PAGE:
17 thoughts on “Are Particle Accelerators Worthwhile?

  1. Although you’ve made a very good point and posed a good question, I think the answer is simply yes. The governments of the countries involved put forward the money towards places like CERN and leave finding cures etc. to businesses.

    If our government decided not to chip in for the some of the costs, I don’t think they’d divert that money towards helping other countries but to our own needs such as defence and public services. Where would you want the money to go – building a particle accelerator or a shiny new ship you’ll never get anything from?

  2. Advancing the race’s knowledge *is* the ultimate goal, not least because you can do it regardless of bodily health. Without it you don’t get as many spin-offs, potentially into short-sighted "human interest" topics such as medical research.

     "Is it worth pouring over $8billion into a project which ultimately will not lead to any practical benefit or technology?"

    Yes; and you’ve not demonstrated that this particular case is one such.

     "At the same time, $8.2billion could do so much good elsewhere. Maybe we can develop treatments for cancers or AIDS, which could save millions of lives."

    Right. The US government has squandered over $1*trillion* on killing people in the illegal invasion of Iraq to date. Which do you think is more likely?

  3. How can you be so sure that it won’t lead to new technologies? I’m sure people said the same thing when they started to develop quantum theory – how can something so small possibly be used? But now they’re beginning to develop quantum computers, quantum encryption and a whole host of other technologies related to quantum theory.

    Maybe 50-100 years down the line we’ll begin to see string computers? 

  4. Just to start off, I’ve made a factual correction to the article above. This article originally incorrectly stated $2bn was spent on the LHC. The actual figure is closer to $10bn according to The Economist.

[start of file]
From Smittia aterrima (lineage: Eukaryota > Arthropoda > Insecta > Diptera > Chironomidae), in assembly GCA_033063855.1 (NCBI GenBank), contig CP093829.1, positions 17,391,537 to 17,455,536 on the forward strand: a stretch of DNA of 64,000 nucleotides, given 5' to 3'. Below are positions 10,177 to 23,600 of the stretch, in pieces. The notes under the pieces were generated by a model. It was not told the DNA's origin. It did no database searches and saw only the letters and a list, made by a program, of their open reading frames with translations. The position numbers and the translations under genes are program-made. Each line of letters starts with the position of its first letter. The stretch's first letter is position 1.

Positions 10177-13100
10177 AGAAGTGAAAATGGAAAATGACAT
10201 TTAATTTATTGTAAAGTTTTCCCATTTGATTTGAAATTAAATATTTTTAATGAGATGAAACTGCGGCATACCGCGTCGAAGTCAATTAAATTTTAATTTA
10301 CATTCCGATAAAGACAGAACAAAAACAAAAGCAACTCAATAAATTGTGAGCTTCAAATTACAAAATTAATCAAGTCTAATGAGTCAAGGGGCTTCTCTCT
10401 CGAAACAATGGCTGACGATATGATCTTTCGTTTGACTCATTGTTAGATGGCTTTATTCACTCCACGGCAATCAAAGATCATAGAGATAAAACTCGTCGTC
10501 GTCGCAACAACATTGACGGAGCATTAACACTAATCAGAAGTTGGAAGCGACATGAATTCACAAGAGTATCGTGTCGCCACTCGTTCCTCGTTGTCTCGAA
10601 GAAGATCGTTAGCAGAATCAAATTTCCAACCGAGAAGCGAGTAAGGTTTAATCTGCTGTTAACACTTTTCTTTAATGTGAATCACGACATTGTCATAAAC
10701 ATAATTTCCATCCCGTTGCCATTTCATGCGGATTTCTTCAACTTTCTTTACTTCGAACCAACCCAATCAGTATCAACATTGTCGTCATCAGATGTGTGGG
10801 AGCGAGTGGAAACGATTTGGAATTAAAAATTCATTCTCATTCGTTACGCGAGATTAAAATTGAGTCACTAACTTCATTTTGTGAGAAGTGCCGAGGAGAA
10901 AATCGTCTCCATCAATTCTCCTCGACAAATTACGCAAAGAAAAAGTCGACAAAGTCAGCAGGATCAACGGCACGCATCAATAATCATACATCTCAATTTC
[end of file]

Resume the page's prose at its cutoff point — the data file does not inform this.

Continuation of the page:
I certainly feel that as a race, we should be doing all that we can in order to advance ourselves – learn about our world, solve the problems we face, improve our standard of living. We do, however, have some issues which affect us more than others, and there are many fields of science which are perhaps underfunded and deserve more attention.

    For example, take string theory. It gets so much press and so much funding, but physicists working on alternatives to string theory (e.g. supersymmetry) will find it a lot harder to get funding. How do we ensure that money is fairly distributed?

    I mean we’ve spent $10bn on the LHC, and it is believed that the ILC can be built for $8.2bn, and physicists want it completed rapidly, which would probably add to the cost.

    The SSC is one example of a collider which was cancelled. Was this the right move?

    Where do we draw the line at value for money, and what discoveries would  have to made to justify the spending of $18bn? Could this money be more effectively used in another area of science which is neglected?

    It’s also worth looking at where the money is going these days – a glance through the New Scientist Jobs section will make it clear that all the money these days seems to be diverted towards biological and health sciences. Perhaps physics deserves more funding?